(Bloomberg Environment) If you apply a chemical to a field of crops, either from a sprayer towed behind a tractor or from above, by an aerial crop duster, that is considered a pesticide. However, if you take that same chemical and coat it on a seed, then plant that seed in the ground, it ceases to be pesticide – at least according to government regulators. This exemption is what allowed the use of neonics to take off in the late 1990s. But this exemption was never meant for agriculture.
(The Intercept) Lobbying documents and emails obtained by The Intercept show a vast strategy by the pesticide industry to influence academics, beekeepers, and regulators, and to divert attention away from the potential harm caused by neonicotinoids. As a result, the global neonics industry generated $4.42 billion in 2018. In the meantime, the effects are being seen in massive insect die-offs. Certain insects are nearing extinction.
(PennState) During the past 20 years, insecticides applied to U.S. agricultural landscapes have become significantly more toxic — over 120-fold in some midwestern states — to honey bees when ingested, according to a team of researchers, who identified rising neonicotinoid seed treatments in corn and soy as the primary driver of this change.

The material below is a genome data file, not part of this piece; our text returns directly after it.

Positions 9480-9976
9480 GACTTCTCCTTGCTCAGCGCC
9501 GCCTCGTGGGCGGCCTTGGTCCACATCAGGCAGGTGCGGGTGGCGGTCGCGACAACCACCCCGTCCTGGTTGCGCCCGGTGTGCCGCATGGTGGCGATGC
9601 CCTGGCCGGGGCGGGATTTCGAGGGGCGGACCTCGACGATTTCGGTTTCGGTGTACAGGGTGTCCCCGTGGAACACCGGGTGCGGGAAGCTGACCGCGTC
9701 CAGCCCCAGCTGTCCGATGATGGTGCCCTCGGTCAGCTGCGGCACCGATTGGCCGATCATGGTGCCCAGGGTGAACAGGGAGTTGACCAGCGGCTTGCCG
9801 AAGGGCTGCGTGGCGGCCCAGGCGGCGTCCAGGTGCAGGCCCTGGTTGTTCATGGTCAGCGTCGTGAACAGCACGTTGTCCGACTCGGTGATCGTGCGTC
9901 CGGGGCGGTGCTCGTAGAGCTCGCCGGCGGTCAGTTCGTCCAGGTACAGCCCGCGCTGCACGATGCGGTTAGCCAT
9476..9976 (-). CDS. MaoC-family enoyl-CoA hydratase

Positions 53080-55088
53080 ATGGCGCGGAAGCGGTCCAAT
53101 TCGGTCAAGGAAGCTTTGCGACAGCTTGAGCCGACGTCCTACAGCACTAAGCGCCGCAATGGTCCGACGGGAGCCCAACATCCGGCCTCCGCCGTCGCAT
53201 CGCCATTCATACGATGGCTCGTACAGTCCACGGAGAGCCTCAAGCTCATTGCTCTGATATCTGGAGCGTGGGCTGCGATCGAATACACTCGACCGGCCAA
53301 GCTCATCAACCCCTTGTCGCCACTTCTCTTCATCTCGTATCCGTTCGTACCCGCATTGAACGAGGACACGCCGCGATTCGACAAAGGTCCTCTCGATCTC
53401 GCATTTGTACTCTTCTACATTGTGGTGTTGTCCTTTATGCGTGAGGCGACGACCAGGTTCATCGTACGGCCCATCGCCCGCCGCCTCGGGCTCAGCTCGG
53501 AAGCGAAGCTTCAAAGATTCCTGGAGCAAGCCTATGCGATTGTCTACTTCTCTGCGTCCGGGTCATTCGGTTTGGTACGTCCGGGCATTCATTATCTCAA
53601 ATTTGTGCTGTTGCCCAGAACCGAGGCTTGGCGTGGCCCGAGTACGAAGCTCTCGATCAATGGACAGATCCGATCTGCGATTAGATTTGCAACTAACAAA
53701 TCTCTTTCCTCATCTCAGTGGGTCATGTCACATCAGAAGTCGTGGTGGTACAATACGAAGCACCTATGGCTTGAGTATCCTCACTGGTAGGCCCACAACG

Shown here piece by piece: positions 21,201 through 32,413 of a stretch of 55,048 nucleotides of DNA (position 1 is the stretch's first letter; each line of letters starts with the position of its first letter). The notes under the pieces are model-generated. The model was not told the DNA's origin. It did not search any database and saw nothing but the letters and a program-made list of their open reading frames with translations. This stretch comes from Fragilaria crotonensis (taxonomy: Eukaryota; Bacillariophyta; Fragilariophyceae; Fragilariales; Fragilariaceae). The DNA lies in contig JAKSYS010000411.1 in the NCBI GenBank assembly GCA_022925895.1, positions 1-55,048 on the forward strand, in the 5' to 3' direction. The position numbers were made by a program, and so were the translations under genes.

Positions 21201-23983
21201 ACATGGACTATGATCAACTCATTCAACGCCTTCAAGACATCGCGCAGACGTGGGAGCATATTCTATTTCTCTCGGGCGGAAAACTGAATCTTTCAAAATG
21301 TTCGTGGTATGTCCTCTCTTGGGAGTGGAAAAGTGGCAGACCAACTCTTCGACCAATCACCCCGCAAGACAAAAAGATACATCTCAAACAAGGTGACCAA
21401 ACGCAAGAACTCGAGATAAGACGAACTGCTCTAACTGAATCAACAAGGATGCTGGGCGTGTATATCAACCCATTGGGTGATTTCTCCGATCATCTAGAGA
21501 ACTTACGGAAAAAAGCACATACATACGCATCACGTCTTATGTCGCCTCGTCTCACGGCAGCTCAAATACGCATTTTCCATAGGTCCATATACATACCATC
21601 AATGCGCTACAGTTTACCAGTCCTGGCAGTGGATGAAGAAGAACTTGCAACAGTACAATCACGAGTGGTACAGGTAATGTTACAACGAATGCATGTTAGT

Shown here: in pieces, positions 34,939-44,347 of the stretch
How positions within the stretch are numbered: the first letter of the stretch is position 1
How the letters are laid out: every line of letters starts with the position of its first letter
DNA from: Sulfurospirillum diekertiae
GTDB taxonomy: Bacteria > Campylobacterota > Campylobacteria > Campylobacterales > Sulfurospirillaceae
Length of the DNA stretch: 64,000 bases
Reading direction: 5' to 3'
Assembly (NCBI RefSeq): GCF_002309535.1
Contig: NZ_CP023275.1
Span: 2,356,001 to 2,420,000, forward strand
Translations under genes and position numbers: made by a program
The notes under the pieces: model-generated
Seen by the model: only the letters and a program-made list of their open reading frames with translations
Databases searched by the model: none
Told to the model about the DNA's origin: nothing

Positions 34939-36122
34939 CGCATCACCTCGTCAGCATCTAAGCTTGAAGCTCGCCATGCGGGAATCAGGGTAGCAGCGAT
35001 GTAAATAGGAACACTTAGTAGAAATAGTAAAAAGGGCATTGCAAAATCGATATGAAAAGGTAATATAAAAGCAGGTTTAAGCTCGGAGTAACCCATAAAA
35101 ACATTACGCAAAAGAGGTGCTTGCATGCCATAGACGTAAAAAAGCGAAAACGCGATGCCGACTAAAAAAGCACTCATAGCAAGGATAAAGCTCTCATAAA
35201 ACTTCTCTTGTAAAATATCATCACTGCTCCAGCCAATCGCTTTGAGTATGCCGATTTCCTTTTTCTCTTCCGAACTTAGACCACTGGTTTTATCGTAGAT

(CBS4) Colorado state legislators, environmental advocates and beekeepers announced the introduction of a bill to protect bees. The “Protect Pollinators Regulate Neonicotinoids” bill is designed to reduce the use of neonics. Environment Colorado said it would present thousands of petitions gathered across Colorado in support of this initiative.
(Reuters) The European Commission decided not to renew approval for thiacloprid. The Commission based its assessment on findings of the European Food Safety Agency published in January last year. The findings highlighted concerns about the active substance being toxic for humans and present in too great a concentration in ground water. The pesticide also harms bees and bumblebees, weakening their immune systems and impairing their reproduction, the findings said.
(Boston University News Service) One key feature of the bill is more restrictions on neonicotinoid use, especially by those who are not professionals. The bill also considers land and foraging space for native pollinators.
(CNRS) Despite a 2013 moratorium on the use of neonicotinoids in the European Union, residues of these insecticides can still be detected in rape nectar from 48 percent of the plots studied, their concentrations varying greatly over the years. These findings indicate that persistent use of neonicotinoids with certain crops in open fields threatens bees and pollinators frequenting other, untreated crops; they confirm that residues remain and spread in the environment.
(Bloomberg Environment) The Protect Our Refuges Act of 2019 (H.R. 2854) would reinstate a 2014 ban on the use of neonicotinoid insecticides in national wildlife refuges. The Trump administration’s Interior Department revoked the 2014 ban in August of 2018, citing the increased importance of genetically modified (GMO) seed crops, which often contain neonicotinoid seed coatings, for maintaining agricultural operations of wildlife preserves.